Unfortunately, the canada geese have discovered the plush new carpets of grass since these photos were taken, so picnickers and sunbathers aren’t quite as plentiful as they were in the spring, but even so, this side of the park still looks better than it has in decades. (Other wonders of the Lake Merritt work: the smooth pavement and new bike lanes which have turned a bike ride on Lakeshore from a medieval ordeal into a pleasure, and the razing/rebuilding of the 12th street viaduct, which is so exciting that someone has created an entire blog just to document daily developments in the construction.)

And Measure DD projects aren’t the only positive developments around Oakland these days. In fact, there is exciting news on many fronts: Oakland’s plentiful new restaurants are getting approving attention from coast to coast; new bars, clubs and performance spaces continue to open at a furious clip; and the art scene continues to thrive. I see more bikes on the road than ever before, with a wider variety of riders on them. Even with Oakland’s high unemployment rate and shrinking police force, crime continues to be down by double-digit percentages compared with recent years in nearly every category except residential burglaries. In many ways, Oakland feels a lot like a city on the upswing.

Why talk about curses, then? Because despite all this good news, one can’t help but wonder if Oakland is on the verge of collapse. The city’s municipal finances are in terrible shape and projected to get much worse. The unemployment rate is said to be around 17%, but given the wide disparity between Oakland’s rich and poor neighborhoods, I wouldn’t be surprised if it is more like 50% in some areas. Oakland’s precarious financial situation and wealth disparities are, of course, just a microcosm of what we also see on a state, national and global level. And events as varied as the ongoing economic crisis, the BP oil spill, and the rise of Sarah Palin as a prominent political figure have made some of us wonder if prophets of doom like Dmitri Orlov or Jim Kunstler might not only be entertaining cranks, but also correct.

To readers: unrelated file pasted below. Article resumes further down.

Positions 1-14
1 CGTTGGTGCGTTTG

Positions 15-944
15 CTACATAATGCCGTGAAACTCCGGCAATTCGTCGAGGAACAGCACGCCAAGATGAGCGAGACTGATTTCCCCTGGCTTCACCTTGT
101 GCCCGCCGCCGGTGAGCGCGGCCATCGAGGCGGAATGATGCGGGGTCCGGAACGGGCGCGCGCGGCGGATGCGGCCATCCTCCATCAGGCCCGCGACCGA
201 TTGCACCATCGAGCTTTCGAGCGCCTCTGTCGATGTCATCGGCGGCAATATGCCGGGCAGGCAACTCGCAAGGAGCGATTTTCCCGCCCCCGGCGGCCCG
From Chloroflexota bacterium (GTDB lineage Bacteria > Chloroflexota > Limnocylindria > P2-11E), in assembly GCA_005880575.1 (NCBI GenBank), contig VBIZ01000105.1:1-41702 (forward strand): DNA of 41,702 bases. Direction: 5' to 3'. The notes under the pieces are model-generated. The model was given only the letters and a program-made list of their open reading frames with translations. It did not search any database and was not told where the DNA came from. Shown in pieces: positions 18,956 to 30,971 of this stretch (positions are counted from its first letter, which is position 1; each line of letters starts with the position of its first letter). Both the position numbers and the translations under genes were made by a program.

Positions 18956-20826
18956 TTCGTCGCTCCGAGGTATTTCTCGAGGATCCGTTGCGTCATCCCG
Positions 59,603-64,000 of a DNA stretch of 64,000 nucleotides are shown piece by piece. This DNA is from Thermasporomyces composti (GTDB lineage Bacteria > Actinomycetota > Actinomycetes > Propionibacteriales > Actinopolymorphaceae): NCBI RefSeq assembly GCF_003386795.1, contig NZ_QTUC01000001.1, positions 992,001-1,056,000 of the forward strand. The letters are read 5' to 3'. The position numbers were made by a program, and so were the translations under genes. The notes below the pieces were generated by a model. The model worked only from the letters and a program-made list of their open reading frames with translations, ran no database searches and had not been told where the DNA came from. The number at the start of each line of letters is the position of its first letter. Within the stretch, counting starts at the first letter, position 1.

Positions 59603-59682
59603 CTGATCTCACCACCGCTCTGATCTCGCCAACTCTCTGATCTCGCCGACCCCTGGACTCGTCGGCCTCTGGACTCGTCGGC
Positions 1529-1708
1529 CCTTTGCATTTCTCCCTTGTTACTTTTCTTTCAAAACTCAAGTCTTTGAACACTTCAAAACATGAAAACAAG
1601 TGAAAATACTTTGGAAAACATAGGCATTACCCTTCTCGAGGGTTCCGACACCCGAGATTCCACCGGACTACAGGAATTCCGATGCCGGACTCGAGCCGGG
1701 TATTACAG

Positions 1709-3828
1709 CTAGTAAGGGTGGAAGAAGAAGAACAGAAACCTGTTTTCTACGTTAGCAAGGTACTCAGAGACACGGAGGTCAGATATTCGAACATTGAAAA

During this moment of instability and pervasive anxiety, here comes the race for mayor. Ten candidates have ultimately qualified for the ballot, and while none of them (with the exception of the minor candidate who openly espouses municipal bankruptcy) seem nervy enough to propose solutions commensurate with the city’s fiscal problems, the race does promise some entertainment value. We have the “Green” Party candidate who wants to abolish parking meters. We have one city councilmember who seems to think that helping to squander all the city’s money during the boom years makes her qualified to lead the city during these bust years. We have a former community college trustee whose best-known accomplishment was using her public credit card for over $4000 of personal spending, some of it in Las Vegas. We have a professor and political analyst who seems smart and sensible, but perhaps more eager to share the details of his preferences in baked goods than the details of his plan to cope with Oakland’s fiscal disaster. We have a veteran politico who was term-limited out of his state senate seat, but apparently held it long enough to leverage it into a lucrative longterm arrangement with the state’s extremely powerful prison guard’s union.

As an under-40 blogger with an interest in “alternative” transportation, I may be demographically doomed to vote for Rebecca Kaplan, but some of her proposals seem fantastical (which is not to say fantastic) and some of her recent actions, such as placing herself between a line of riot police and an unruly crowd after the Mehserle verdict, or voting in support of a liquor store in North Oakland, have made a lot of people wonder if she is perhaps a bit too eager to be all things to all people. (Then again, she’s an energetic and smart lesbian former rabbinical student and transportation wonk who did her undergrad at MIT, on whose campus I spent much of my early boyhood—I mean, what’s not to love, right?)

Despite the motley assortment of oddballs, insiders and longshots who are running for mayor, it’s hard for me personally to muster any enthusiasm about any of them, but the campaign will at least provide a fair amount of drama for the next few months. As for whether Oakland—and the state and the nation—will see a renaissance in coming years, or enter a tailspin of ecological, financial, and social collapse…we’ll just have to wait and see. Interesting times, indeed.

The Long March

Thursday, August 12th, 2010